Responding to population movement in Uganda

Canadian Red Cross aid worker Erwan Cheneval spent one month in Uganda in March, 2018, supporting the refugee response to the influx of Congolese refugees.

What was the purpose of your trip to Uganda?

I went as a Field Assessment and Coordination Team Leader (FACT), to support the Uganda Red Cross in developing its response plan to the sudden influx of Congolese refugees into Uganda, fleeing violence in their home country. By early April 2018, the number of Congolese entering Uganda had already reached nearly 70,000 people since the beginning of the year.

What needs did you see on the ground among the refugees?

A water station in UgandaSome of the refugees were directly affected by violence back in the Democratic Republic of Congo, while others had fled as a preventive measure. People were traumatized, tired and stressed. Most have traveled for several days to reach the border, crossing Lake Albert in unsafe conditions in overcrowded boats. The refugees lack water, food and access to basic hygiene. When they first arrive, they sleep in the open with their modest belongings, waiting for transport to the reception center, where they then have to stay for several days before completing the registration process. From there, refugees are allocated a small plot of land where the can setup a small shelter made of wooden sticks and plastic sheeting. Access to communal latrines is very limited, and in many places completely absent. Access to water is scarce; in general, each person is allocated less than five litres per day. In contrast, the average Canadian’s water consumption is 466 litres per day.

Due to the poor sanitation and lack of clean water, disease outbreak is a constant fear, and at the end of February a Cholera outbreak was declared in two settlements and some nearby host communities. The outbreak claimed the lives of 38 people and had affected more than 1,800 by the end of March. Although there were signs that the outbreak is being brought under control, the situation remains alarming, with sanitation and hygiene progresses struggling to meet the needs of still more refugees coming.

How is the Uganda Red Cross supporting the response?

The Uganda Red Cross has sent many volunteers and staff, with skills in sanitation, safe water and hygiene promotion, to support the response. The volunteers are well trained and dedicated, and many have been relocated from their home to the settlement or the receptions points to support the response.. The Uganda Red Cross has also set up two water treatment units capable of producing safe water for 5,000 people per day; one unit is inside the main settlement, and the other has been sent to a reception point along Lake Albert.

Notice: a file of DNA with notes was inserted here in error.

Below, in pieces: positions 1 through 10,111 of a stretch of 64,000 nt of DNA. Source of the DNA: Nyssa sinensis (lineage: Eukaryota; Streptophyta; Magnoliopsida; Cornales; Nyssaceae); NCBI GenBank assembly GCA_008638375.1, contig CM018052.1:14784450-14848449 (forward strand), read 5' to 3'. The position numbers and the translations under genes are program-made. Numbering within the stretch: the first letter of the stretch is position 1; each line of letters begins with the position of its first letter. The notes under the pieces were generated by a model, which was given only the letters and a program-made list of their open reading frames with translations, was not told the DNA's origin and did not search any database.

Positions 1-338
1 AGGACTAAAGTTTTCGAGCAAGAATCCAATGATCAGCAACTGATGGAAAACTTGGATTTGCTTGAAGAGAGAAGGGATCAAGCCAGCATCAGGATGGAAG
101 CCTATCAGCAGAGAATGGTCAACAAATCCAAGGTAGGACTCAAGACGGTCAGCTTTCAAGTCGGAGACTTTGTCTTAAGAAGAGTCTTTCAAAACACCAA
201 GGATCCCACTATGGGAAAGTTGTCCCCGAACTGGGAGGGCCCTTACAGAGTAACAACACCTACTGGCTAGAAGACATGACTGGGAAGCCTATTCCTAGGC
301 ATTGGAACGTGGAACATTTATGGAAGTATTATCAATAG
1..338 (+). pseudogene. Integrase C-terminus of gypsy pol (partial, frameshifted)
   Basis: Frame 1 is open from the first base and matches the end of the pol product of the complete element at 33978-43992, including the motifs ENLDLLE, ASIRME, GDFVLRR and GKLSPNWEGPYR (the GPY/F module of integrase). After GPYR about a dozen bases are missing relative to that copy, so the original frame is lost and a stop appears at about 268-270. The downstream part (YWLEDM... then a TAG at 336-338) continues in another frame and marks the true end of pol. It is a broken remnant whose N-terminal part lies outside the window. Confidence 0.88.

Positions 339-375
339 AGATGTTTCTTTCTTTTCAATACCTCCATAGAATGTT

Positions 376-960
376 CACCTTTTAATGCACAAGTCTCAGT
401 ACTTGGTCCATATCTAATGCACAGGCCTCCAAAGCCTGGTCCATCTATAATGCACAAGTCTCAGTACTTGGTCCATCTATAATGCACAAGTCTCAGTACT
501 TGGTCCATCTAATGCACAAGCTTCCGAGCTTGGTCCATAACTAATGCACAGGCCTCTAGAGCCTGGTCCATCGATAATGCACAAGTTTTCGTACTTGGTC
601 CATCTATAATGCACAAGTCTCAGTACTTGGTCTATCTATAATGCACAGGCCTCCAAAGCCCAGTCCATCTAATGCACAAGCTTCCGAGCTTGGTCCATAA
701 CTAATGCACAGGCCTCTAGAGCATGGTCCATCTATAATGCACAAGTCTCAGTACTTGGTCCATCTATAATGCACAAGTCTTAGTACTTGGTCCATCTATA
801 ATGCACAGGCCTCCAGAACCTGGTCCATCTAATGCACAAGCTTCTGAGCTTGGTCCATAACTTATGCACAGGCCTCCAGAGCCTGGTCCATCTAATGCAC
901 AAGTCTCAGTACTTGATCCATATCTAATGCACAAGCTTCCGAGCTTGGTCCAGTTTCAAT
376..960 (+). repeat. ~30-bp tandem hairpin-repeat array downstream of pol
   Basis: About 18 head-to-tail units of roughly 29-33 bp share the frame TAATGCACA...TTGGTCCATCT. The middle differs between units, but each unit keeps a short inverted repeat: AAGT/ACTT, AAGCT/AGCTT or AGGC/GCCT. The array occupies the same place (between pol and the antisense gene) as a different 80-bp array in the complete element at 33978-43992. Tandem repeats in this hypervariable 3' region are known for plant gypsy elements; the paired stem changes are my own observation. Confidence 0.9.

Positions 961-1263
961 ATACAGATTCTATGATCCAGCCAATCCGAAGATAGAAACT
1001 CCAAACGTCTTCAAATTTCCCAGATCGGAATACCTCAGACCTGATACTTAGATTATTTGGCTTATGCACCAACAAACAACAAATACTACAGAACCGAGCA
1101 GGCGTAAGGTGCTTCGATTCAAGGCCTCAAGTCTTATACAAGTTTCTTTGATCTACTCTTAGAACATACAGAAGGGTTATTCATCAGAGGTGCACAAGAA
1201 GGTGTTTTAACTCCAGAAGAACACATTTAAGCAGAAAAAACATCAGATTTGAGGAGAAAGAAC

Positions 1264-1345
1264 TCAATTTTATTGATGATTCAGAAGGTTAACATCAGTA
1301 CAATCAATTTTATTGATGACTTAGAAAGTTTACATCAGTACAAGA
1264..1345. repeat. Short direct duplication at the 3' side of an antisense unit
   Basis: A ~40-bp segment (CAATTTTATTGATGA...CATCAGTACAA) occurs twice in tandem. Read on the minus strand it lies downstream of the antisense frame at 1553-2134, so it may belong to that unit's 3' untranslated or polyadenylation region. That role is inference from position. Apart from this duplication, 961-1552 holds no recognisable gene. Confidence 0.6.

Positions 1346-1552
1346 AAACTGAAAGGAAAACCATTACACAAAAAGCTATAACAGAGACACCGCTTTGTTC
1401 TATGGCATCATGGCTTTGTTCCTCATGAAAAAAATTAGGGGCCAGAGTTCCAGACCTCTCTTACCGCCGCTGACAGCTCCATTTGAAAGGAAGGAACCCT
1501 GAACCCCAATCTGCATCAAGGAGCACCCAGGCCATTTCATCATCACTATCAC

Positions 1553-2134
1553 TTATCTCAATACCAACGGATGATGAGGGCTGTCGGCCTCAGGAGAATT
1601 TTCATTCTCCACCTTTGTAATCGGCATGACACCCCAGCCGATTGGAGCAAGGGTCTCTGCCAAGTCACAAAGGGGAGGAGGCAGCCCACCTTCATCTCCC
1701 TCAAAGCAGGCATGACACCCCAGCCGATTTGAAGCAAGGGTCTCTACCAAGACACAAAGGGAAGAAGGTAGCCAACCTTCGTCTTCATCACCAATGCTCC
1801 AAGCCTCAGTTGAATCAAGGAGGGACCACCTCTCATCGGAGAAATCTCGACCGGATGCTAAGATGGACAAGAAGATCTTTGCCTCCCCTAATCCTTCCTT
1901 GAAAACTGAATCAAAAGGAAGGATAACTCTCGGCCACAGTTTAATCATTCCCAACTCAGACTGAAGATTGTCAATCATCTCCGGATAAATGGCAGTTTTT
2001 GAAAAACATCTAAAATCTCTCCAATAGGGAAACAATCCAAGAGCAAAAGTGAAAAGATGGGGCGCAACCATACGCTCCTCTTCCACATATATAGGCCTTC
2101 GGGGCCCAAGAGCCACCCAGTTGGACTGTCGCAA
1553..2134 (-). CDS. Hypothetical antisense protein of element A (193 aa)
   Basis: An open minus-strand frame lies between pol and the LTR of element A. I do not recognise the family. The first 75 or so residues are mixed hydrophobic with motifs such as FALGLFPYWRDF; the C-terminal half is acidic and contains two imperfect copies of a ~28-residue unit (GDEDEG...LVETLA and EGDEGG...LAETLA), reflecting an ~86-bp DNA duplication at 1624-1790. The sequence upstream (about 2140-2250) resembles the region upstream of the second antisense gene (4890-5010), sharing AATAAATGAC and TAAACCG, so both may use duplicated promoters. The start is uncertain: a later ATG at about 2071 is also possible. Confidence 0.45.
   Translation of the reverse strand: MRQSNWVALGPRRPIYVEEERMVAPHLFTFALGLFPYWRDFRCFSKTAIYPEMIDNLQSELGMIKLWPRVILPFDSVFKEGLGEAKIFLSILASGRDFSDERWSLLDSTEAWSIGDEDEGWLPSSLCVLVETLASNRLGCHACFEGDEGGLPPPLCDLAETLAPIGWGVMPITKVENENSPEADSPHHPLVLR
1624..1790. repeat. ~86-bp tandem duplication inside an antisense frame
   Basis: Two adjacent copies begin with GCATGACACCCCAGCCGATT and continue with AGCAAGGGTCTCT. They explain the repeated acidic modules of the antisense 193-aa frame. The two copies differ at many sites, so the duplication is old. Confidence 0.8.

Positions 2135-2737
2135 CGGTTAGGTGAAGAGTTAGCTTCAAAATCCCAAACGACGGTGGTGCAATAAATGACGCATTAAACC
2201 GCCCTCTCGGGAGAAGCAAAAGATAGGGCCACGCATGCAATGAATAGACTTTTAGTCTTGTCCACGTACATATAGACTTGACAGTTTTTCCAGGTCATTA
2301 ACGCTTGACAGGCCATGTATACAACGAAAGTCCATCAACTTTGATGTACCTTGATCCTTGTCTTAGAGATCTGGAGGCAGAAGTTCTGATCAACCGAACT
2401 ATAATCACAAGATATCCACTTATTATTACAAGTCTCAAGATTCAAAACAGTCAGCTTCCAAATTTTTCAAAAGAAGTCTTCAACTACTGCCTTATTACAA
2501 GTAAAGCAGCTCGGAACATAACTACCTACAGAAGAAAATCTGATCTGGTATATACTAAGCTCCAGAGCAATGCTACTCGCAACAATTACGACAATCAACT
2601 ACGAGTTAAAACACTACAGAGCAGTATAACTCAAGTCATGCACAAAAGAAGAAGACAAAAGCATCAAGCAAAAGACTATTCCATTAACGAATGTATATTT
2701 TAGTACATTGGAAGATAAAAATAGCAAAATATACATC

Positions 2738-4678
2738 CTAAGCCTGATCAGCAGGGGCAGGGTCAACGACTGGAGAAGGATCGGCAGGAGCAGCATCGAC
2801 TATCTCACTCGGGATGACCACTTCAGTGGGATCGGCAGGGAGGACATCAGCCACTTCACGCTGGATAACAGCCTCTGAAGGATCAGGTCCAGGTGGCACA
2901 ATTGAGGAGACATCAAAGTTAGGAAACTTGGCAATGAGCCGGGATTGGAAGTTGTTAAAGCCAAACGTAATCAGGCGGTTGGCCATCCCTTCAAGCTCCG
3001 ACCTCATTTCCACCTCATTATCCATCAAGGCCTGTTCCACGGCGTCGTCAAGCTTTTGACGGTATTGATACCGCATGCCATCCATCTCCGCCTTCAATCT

The effort is supported by an International Federation of the Red Cross and Red Crescent Society (IFRC) appeal, to bring relief to 18,000 people with access to safe water, sanitation, hygiene promotion, health surveillance and protection activities targeting mostly women and children.

Settlement for refugees in Uganda
What is the Canadian Red Cross doing to support the Ugandan Red Cross?

The Canadian Red Cross has sent one aid worker to help develop a response strategy to handle the influx of refugees, and provided funds for the response in February, originally targeting 6,000 people.

Are there any stories or memories that stand out from your trip?

The dedication of the Uganda Red Cross volunteers is remarkable. Many have relocated to the settlements, staying in tents in basic conditions week after week to be able to deliver essential services to refugees. One aspect that has been particularly moving is that some of the refugees are also volunteers of the Congolese Red Cross back home. Recognizing their colleagues from Uganda, they have joined forces, and some Congolese volunteers are now supporting the response along with the Uganda Red Cross. This has created a strong relationship and fostered trust between the refugee community and the Red Cross, and the volunteers have become a key partner in addressing the many issues affecting the refugee community.

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